This study experimentally investigates non-uniform particle distributions and evaporation characteristics of nanofluid droplets containing 50 nm average diameter alumina (Al2O3) particles, on a hydrophilic glass surface. Using an inverted microscope, the size distribution of aggregated nanoparticles was visualized and analyzed at different sight-of-view locations. From the digital images captured using CMOS cameras and a magnifying lens, the effect of particle concentrations on droplet evaporation rates was examined. In particular, in order to understand the significance of the early stage of droplet evaporation, the dynamics of a corresponding triple line were visualized using a high-speed imaging technique. From the results, it was found that as the volume fraction of nanoparticles in nanofluids increased the total evaporation time and the initial contact angle decreased, while the corresponding perimeter of the droplet increased. Local aggregation was observed when a nanofluid droplet was in contact on the surface, suggesting that the non-homogeneous characteristics should be considered in estimating thermal conductivity of a nanofluid droplet.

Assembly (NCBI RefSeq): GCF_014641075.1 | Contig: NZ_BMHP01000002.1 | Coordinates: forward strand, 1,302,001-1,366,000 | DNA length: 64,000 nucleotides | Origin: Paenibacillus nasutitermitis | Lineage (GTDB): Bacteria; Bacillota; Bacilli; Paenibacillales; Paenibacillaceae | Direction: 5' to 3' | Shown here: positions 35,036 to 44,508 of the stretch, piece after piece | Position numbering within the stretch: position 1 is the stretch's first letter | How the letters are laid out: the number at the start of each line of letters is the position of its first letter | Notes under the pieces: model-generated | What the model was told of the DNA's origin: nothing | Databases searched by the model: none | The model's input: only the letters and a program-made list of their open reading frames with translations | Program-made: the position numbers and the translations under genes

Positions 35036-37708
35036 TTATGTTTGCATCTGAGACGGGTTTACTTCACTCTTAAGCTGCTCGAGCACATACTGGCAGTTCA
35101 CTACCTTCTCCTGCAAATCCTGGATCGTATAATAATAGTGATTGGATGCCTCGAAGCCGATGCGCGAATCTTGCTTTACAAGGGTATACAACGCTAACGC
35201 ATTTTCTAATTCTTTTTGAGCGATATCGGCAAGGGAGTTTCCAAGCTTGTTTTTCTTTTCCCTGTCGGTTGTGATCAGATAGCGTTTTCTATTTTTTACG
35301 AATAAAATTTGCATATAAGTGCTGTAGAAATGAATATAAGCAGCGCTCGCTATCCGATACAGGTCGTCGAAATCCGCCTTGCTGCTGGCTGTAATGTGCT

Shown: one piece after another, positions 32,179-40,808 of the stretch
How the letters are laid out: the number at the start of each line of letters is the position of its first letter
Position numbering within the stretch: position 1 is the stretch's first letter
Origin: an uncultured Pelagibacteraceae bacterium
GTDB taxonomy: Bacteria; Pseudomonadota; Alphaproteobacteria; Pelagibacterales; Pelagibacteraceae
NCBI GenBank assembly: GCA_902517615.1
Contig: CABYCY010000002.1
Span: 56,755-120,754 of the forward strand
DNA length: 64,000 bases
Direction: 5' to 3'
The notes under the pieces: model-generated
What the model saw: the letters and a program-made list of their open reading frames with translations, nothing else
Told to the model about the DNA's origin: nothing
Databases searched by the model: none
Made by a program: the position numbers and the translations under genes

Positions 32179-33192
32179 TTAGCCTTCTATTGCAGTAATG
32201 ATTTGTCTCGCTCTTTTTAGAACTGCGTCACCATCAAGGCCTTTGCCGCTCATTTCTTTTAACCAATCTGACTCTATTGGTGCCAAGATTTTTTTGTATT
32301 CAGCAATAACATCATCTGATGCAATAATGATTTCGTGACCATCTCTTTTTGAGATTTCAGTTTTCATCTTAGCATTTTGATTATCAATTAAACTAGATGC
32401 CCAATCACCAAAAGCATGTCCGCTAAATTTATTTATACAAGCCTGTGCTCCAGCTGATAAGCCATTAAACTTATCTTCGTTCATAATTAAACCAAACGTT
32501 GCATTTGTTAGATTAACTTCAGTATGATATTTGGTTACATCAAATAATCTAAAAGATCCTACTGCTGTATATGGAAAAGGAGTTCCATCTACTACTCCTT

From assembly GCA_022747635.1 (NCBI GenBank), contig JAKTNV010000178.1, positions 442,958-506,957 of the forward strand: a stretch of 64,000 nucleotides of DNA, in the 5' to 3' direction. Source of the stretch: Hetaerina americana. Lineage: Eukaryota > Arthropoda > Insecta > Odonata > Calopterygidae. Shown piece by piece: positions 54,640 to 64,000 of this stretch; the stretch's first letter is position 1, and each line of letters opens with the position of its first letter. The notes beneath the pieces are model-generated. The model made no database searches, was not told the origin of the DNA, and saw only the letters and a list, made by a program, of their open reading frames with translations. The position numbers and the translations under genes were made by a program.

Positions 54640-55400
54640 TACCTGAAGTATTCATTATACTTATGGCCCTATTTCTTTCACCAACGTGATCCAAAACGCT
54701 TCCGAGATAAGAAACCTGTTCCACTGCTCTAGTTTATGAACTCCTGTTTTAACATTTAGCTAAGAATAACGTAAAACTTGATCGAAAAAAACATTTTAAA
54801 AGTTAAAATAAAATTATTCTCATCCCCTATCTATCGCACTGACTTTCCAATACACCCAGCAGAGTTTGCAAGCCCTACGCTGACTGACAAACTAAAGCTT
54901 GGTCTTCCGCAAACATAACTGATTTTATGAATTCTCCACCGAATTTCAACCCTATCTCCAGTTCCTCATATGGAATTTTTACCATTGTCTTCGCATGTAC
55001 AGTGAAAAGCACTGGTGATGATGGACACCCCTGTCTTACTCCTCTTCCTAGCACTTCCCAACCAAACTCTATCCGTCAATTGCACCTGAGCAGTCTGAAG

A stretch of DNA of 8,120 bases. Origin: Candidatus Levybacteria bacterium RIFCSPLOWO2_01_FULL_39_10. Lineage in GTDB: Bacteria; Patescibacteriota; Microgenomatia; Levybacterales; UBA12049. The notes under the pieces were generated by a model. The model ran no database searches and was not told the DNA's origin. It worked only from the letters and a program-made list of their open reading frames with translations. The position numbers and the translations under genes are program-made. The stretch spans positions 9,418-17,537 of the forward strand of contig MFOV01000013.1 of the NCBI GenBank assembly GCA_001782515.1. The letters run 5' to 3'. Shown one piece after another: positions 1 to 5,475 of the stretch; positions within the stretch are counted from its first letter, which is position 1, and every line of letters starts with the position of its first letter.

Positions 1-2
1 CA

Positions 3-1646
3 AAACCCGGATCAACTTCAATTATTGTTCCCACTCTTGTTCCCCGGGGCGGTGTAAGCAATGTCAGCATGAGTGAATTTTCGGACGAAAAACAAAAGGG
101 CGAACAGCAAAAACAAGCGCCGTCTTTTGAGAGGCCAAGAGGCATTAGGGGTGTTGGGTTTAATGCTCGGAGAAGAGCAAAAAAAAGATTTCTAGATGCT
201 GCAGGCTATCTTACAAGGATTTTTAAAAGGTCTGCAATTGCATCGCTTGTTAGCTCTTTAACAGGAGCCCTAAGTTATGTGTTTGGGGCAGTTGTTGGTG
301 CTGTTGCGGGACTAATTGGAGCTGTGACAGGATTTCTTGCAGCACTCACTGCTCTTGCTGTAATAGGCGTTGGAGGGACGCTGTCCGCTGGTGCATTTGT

|Number of pages||9|
|Journal||International Journal of Heat and Mass Transfer|
|Publication status||Published - 2014 May|
Bibliographical noteFunding Information:
This work was sponsored by the Basic Science Research Program through the National Research Foundation of Korea (NRF) funded by the Ministry of Education, Science and Technology (2011-0016837). Also, this work was supported by the Ministry of Trade, Industry & Energy of the Korea Institute of Energy Technology Evaluation and Planning (KETEP) grant funded by the Korea government Ministry of Knowledge Economy ( No. 20114030200020 ). This research was sponsored, in part, by a Michigan Technological University Research Initiation Grant and by the Multi-Scale Technologies Institute (CKC).
- Nanofluid thin layer
- Spatial non-uniformity
- Total evaporation time
ASJC Scopus subject areas
- Condensed Matter Physics
- Mechanical Engineering
- Fluid Flow and Transfer Processes